Saturday, 31 December 2016

2016 Was ... Fun!

We are all looking back today at a very complex year on this planet, but I will keep this to Cariboo Handwoven's year of 2016. The best word I have to describe it was "fun!"

The year began with the final steps in setting up and beginning to use my new Leclerc Colonial 8-harness loom.

It took the prime spot in my studio and the old Colonial moved to the other wall. I like both looms and both locations, and the little contrasts between them are actually quite helpful and refreshing for my body.

I wove a lot of blankets and towels this year and sold most of them from my studio, through Alison in Ottawa, in some local venues, and in three fall craft fairs in BC.

I learned a lot in helping a new weaver start from an immediate fascination with everything in the studio to getting his own 36" floor loom and making some beautiful things. Jon has been fun to weave with and I can't really say I'm teaching him. I'm just showing him some things now and then, and soon he's a step or two ahead of me. Our collaboration has boosted my own weaving and outlook.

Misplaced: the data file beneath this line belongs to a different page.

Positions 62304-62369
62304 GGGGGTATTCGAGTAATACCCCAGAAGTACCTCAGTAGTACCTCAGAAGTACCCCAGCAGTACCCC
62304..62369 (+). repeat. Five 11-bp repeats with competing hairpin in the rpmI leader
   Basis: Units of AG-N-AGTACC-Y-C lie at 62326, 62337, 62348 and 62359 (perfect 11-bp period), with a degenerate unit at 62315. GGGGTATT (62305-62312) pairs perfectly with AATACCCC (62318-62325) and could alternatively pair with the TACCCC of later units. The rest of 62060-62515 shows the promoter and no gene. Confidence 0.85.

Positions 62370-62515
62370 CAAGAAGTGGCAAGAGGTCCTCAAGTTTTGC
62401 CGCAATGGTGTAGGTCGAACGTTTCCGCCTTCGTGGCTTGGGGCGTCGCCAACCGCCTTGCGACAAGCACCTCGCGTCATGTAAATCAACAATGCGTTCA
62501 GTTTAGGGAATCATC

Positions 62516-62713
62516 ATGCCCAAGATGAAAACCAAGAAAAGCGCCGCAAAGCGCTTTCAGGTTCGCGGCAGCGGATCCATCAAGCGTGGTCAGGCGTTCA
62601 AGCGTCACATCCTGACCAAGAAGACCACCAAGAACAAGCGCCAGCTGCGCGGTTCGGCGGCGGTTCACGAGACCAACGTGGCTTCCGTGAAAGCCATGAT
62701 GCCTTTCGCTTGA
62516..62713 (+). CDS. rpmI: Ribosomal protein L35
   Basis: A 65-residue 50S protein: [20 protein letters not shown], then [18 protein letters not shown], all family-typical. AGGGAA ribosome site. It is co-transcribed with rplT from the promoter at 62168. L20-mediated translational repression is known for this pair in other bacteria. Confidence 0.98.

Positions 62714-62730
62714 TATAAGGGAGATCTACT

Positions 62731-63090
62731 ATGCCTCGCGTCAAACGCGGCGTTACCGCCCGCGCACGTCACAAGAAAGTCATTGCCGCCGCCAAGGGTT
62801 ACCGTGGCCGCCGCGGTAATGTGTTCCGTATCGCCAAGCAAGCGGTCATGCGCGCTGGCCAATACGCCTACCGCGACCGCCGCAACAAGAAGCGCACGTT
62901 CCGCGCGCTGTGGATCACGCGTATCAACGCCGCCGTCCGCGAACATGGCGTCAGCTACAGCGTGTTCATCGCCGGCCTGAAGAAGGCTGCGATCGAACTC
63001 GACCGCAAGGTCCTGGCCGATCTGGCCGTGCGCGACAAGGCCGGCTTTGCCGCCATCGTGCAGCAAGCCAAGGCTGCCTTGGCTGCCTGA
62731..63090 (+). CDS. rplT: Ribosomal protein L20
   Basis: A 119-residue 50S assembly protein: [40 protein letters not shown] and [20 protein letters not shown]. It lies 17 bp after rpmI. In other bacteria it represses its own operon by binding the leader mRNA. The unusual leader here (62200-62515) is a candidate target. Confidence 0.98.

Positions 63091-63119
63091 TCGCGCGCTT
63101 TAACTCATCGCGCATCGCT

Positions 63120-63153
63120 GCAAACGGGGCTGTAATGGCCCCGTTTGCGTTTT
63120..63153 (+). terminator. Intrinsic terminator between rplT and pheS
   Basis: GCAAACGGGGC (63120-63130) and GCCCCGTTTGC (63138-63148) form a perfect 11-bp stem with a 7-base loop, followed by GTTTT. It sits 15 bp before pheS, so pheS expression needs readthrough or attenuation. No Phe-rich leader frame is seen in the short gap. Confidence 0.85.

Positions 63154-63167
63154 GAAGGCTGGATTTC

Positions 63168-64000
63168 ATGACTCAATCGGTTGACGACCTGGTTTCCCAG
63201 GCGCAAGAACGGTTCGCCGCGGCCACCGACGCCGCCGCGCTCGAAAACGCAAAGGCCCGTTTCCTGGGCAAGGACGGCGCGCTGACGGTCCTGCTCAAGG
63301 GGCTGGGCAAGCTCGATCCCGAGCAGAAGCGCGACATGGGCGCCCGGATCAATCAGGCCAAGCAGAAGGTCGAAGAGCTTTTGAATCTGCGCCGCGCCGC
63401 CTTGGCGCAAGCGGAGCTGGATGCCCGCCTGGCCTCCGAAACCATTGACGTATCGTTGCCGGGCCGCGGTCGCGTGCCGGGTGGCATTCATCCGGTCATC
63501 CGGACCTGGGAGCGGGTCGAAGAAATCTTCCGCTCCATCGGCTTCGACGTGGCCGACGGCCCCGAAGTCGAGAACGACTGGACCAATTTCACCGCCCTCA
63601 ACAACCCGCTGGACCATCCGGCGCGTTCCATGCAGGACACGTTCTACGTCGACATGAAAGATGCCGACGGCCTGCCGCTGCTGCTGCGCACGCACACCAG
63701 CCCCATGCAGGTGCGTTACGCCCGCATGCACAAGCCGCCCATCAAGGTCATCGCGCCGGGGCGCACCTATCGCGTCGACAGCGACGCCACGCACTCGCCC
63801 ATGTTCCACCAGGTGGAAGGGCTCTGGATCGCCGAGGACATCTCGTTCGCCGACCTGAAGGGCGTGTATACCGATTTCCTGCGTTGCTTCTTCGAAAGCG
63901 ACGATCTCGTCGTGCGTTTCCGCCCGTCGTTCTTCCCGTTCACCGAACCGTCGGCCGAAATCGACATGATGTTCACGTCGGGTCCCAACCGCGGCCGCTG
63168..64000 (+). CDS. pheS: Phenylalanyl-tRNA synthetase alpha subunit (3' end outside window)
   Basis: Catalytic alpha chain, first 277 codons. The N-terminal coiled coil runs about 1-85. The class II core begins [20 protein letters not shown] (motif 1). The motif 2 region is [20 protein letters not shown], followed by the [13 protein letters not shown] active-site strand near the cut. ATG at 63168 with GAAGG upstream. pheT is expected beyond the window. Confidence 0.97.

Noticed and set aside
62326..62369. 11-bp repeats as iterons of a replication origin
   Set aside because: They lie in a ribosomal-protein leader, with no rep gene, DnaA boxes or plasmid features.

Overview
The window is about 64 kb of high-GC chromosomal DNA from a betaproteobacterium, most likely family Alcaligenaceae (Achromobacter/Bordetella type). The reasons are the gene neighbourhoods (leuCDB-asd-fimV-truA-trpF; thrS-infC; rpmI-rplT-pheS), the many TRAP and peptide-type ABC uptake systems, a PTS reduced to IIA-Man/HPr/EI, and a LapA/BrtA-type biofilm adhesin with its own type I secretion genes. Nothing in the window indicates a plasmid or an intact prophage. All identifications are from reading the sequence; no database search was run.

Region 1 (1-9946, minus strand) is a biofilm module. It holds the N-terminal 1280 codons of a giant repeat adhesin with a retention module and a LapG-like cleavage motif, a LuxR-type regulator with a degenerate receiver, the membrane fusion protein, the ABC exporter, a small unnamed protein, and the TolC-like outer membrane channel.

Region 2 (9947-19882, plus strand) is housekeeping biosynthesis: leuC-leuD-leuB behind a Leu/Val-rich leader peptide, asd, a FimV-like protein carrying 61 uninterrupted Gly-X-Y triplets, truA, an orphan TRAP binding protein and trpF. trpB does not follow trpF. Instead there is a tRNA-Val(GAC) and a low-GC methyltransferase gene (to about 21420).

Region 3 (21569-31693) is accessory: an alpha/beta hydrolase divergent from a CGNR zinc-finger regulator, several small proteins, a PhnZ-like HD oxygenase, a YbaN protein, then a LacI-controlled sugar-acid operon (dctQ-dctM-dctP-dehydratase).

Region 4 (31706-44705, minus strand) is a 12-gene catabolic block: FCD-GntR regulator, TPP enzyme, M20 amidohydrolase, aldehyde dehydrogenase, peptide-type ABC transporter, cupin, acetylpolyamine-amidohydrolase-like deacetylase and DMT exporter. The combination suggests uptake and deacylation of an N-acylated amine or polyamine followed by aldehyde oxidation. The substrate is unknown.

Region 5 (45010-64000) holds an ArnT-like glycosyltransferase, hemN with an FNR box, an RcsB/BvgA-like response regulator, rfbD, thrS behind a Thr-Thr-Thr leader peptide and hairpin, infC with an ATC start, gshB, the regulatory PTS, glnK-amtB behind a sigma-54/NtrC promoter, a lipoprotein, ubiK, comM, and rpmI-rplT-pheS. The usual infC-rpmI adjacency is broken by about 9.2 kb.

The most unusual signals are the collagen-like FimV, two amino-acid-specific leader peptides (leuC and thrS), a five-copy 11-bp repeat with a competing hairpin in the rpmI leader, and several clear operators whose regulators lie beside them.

I've learned a lot about some weave structures, particularly in combining twills and figuring out how to design the warp (lots of trial and error). And it's become a bit easier for me to show my work at craft fairs and put myself out there.

As well, I learned something for myself when I was recently asked if Cariboo Handwoven is a hobby or a business. Gee, good question. Well, it's much more than a hobby and it's certainly a business. But it's not a business in which I want to compromise the fun part just to grow. I'm producing at close to my maximum level anyway, so growth and increased sales are not really a significant goal. My primary goal is having fun - learning and experimenting while I work (if you can call it work), meeting people and hearing their feedback and stories, and thinking ahead to what's next.

I can't close 2016 without thanking Alison in Ottawa for all she has done again for Cariboo Handwoven and me; Jonathan for all his great questions, ideas and collaboration; and Pat, my husband, for putting up with all my wacky ideas, brief (I hope) episodes of angst, and time away this year. And to all of you with kind comments and heartfelt compliments - thanks to each of you.

May everyone's 2017 be filled with peace, joy, interesting challenges and successful pursuits of their own fun.